June 2020 Group Watch: News & Views from the State House

COVID-19 is still with us and still affecting business, school schedules and the legislative process. Read on for more details.
  • Special Session Still on the Table, But Not Before August: Governor Kay Ivey recently told legislators that there will be no special session prior to August because the state’s budget numbers will not be in before July 15. In a video conference, Ivey  told lawmakers that all options are on the table regarding whether or not there will be a special session. Ivey said that before calling a special session, she and her staff will work with a bipartisan group of legislators to ensure a plan is in place to maximize time in Montgomery and provide transparency to the public. She stressed that a special session will only address legitimate issues that cannot wait until the 2021 regular session in coming in February.
  • Roadmap to Re-Open Schools Almost Ready: State school superintendent Eric Mackey recently reported that the state’s roadmap for reopening K-12 public schools in August will be a multi-tiered plan and will include a virtual option for parents uncomfortable sending their children back inside school buildings. Tiers in the plan will be based on the spread of coronavirus in the community, with safety as the top priority. While a virtual option will be on the menu, not all school districts have the capability to serve that many students. The state Department of Education is creating a statewide virtual platform that schools can use to serve their students. Following a competitive process over the coming weeks, a statewide vendor for this service is expected to be named. The vendor will be available to assist those systems currently without a virtual platform.

June 2020 Group Watch: Tweet of the Month

June 17
Republic ServicesDiverts 1.7 Billion Pounds of Food, Yard Waste from Landfills http://story.cd/AAOKMAvia

June 2020 Group Watch: Gov Ivey Awards Grants to Assist in COVID-19 Recovery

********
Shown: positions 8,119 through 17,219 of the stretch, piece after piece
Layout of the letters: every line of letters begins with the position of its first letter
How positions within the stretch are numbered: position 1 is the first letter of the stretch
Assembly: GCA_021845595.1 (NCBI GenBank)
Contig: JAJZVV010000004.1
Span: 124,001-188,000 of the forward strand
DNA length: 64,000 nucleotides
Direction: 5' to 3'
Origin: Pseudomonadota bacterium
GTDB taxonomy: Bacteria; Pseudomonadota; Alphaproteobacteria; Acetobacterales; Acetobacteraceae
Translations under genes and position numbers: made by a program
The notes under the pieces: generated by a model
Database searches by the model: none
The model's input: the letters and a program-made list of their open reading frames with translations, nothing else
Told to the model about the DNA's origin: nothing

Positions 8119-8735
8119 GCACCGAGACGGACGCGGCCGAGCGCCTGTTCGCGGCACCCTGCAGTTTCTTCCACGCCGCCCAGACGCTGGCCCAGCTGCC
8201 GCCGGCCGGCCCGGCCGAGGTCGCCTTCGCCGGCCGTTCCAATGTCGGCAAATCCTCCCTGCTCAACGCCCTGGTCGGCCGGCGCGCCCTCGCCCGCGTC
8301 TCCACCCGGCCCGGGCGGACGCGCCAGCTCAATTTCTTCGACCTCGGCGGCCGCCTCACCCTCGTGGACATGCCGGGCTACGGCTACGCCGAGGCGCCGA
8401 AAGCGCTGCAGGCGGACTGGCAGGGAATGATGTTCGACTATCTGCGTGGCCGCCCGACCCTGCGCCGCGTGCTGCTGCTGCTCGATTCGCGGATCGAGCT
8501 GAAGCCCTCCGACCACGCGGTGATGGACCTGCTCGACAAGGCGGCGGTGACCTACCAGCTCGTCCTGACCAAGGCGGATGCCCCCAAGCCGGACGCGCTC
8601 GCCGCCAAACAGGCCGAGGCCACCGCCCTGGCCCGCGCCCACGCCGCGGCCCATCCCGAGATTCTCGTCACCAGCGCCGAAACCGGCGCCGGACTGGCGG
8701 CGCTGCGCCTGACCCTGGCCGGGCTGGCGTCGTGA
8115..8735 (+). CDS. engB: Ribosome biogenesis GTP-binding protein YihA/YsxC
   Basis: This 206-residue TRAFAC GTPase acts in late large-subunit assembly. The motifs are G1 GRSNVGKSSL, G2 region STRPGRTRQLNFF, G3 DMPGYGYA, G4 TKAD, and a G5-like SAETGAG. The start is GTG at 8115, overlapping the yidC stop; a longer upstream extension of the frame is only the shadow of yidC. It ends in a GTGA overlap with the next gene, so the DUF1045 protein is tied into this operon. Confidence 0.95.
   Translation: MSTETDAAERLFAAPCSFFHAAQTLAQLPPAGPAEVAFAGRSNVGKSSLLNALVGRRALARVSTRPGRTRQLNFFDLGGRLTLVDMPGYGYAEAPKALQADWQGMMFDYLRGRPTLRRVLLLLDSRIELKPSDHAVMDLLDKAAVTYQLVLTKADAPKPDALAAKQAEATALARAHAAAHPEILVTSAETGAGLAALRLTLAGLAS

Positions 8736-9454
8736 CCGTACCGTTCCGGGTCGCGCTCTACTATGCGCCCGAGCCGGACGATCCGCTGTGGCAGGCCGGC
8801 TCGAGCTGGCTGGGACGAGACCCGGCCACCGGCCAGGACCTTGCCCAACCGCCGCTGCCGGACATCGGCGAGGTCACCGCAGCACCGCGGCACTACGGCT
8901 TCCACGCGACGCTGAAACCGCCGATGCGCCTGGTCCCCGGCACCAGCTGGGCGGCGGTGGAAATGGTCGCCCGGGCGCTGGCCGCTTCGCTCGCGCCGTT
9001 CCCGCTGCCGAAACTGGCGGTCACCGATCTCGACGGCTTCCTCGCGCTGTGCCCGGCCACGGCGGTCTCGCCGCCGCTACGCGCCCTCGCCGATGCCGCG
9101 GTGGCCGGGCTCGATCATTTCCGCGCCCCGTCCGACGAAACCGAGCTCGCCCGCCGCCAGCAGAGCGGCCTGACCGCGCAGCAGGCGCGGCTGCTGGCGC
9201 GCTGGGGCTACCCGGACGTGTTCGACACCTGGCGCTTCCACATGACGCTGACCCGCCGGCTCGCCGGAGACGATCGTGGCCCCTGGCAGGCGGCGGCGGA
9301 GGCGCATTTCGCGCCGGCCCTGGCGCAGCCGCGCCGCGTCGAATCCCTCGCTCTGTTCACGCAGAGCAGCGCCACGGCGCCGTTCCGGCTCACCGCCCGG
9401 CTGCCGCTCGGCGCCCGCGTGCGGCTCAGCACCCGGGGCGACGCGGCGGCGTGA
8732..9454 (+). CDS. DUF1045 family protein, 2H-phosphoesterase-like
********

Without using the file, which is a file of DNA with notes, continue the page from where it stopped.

Governor Kay Ivey has awarded more than $17 million to provide relief for Alabamians who faced unemployment and economic difficulties as a result of the coronavirus pandemic. The Community Services Block Grants will be distributed to 20 community action agencies to provide services to qualified persons in Alabama. Funds will be used for a range of social and emergency services for senior citizens, people with disabilities and low-income families, including people who suffered financial losses during the pandemic. Types of assistance will be determined by the local agencies based on needs and may include food or rental assistance or help with prescription medication. The Alabama Department of Economic and Community Affairs is administering the grants from funds made available by the U.S. Department of Health and Human Services.

June 2020 Group Watch: Automakers Ramping Back Up

Alabama automakers have been ramping up production following the COVID-19 outbreak, with strict new protocols in place to prevent spread of the virus. Toyota, Honda, Hyundai and Mercedes-Benz all are implementing similar measures as employees return to work, including temperature checks, staggered shifts, frequent sanitizing and additional protective gear. Employees are having their temperature taken each time they return to work and answering a questionnaire to identify any potential exposure during lunch breaks and shift changes. Masks and cloth face coverings are required at all times inside all buildings unless people are eating or drinking, and offices are providing one new mask per day for employees. Face shields are required in certain areas, and cleaning and disinfecting activities have increased.